The lenders who negotiated the plan changes agreed to recommend that holders of the remainder of the loan also vote “yes.”
The confirmation hearing for approval of Visteon’s reorganization plan is scheduled to begin Sept. 28 and to continue for nine additional days if necessary. In addition to shareholders and some creditors who are opposed, a group of trade suppliers said they have enough “no” votes to block approval by the unsecured creditor class.
For details on Visteon’s plan, click here for the June 15 Bloomberg bankruptcy report. For a summary of the positions by various parties before the judge approved the disclosure statement, click here for the May 25 Bloomberg bankruptcy report.
Visteon filed for reorganization in May 2009, listing assets of $4.6 billion against debt totaling $5.3 billion. Sales in 2008 were $9.5 billion, including $3.1 billion to Ford Motor Co. (F) Visteon was spun off from Ford in 2000. Van Buren Township, Michigan-based Visteon at the outset owed $2.7 billion for borrowed money, including $1.5 billion on a secured term loan, $862 million on unsecured bonds, and $214 million on other debt obligations.
The case is In re Visteon Corp., 09-11786, U.S. Bankruptcy Court, District of Delaware (Wilmington).
Station Casinos, Unsecured Creditors Settle on Plan
The creditors’ committee reached a settlement with Station Casinos Inc. and as a result turned opposition to the Chapter 11 plan into support. The casino operator filed a revised reorganization plan and explanatory disclosure statement yesterday.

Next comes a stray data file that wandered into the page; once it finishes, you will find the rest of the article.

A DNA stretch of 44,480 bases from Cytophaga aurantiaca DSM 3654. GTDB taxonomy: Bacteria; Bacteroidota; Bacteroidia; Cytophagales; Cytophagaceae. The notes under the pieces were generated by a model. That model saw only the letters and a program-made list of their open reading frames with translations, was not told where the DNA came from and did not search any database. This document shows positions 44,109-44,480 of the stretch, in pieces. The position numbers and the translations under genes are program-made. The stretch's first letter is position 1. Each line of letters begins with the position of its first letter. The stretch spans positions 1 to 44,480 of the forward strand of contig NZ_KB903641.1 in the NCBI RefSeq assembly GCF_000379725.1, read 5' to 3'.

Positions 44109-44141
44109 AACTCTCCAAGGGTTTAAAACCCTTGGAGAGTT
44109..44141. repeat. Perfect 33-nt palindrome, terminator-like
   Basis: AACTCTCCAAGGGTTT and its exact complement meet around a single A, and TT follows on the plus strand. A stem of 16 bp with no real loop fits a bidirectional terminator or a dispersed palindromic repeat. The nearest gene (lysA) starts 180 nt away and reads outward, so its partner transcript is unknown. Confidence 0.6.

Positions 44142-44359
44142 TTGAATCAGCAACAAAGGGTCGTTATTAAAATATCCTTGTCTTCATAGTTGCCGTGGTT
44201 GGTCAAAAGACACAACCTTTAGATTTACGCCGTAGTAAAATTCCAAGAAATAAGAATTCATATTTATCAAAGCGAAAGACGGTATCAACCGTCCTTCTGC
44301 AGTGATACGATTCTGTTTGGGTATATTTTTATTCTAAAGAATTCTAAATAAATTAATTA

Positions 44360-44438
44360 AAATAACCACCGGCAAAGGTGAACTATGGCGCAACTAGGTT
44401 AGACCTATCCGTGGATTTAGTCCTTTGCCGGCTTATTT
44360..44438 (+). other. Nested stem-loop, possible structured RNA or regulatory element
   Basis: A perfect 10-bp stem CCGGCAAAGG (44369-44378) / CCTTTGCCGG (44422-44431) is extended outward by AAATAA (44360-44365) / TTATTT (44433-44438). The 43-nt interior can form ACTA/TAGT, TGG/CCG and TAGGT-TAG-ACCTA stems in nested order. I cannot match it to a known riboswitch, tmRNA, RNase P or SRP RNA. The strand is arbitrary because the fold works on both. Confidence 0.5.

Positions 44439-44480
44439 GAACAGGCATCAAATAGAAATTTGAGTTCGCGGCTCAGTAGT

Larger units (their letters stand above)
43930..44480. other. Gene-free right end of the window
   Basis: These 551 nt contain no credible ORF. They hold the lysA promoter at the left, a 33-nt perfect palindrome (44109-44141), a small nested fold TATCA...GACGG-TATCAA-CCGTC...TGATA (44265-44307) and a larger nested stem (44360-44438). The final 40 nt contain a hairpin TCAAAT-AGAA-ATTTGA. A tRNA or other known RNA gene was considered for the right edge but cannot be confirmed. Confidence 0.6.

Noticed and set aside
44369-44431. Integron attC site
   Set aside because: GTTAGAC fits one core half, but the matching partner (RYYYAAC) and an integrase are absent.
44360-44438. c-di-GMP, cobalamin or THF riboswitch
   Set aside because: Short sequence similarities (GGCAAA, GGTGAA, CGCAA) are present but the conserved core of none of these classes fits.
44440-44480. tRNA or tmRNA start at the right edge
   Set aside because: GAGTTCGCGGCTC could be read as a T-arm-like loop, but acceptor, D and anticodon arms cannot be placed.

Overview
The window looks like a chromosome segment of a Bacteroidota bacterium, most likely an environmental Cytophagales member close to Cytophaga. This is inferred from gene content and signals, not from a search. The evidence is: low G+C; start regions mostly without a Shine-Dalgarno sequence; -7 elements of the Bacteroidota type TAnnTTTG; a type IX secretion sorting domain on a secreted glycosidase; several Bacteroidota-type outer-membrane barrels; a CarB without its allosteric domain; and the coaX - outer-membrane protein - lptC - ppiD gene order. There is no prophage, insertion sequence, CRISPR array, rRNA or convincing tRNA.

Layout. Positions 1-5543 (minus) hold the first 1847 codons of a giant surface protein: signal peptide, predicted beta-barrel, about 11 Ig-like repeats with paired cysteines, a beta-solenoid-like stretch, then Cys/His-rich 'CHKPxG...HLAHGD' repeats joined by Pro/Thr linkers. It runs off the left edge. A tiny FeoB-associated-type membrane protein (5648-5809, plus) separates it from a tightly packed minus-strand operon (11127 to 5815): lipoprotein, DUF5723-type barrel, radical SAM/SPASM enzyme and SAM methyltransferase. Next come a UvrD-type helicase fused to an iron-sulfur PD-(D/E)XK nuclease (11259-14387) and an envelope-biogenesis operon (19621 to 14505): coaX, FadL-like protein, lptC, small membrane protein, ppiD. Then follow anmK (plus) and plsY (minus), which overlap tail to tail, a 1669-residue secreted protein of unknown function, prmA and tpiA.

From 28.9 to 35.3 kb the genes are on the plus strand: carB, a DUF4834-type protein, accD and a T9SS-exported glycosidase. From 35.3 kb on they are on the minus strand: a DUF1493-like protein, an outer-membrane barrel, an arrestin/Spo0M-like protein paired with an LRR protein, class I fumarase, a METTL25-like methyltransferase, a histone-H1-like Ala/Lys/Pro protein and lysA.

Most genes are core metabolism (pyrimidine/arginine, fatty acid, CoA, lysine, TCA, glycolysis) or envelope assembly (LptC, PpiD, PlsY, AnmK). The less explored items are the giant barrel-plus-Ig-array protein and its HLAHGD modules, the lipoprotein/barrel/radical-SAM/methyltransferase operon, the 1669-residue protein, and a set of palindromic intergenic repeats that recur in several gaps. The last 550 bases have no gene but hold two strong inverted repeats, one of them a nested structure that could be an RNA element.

At a hearing on July 15 when the bankruptcy judge tentatively approved the disclosure statement, the company’s lawyer told the judge there were negotiations that could convert contested confirmation turn into consensual confirmation.
The revised plan provides that general unsecured creditors and holders of $1.28 billion in senior notes now are in line to receive warrants and investment rights in connection with implementation of the plan plus the ability to invest again in the future. Previously, they were to receive nothing.
The revised disclosure statement doesn’t make a guess about a predicted recovery for the noteholders.
The holders of $1.56 billion in subordinated notes are also to receive a share of the same warrants and investment rights, although how much if anything they actually receive is a function of the existing subordination agreement and elections that senior creditors make in accepting the plan.
The confirmation hearing, currently set for Aug. 27, will be preceded by an auction on Aug. 6 for some although not all of the casinos. The first bid of $772 million will come from a group including current owners Frank and Lorenzo Fertitta.
The plan incorporates an agreement built around the auction. For details on the auction, the appeal being taken by unsecured creditors, and the Station Casinos reorganization plan, click here for the June 11 Bloomberg bankruptcy report. Assuming the settlement with unsecured creditors is approved as part of the plan, the committee will drop the appeal.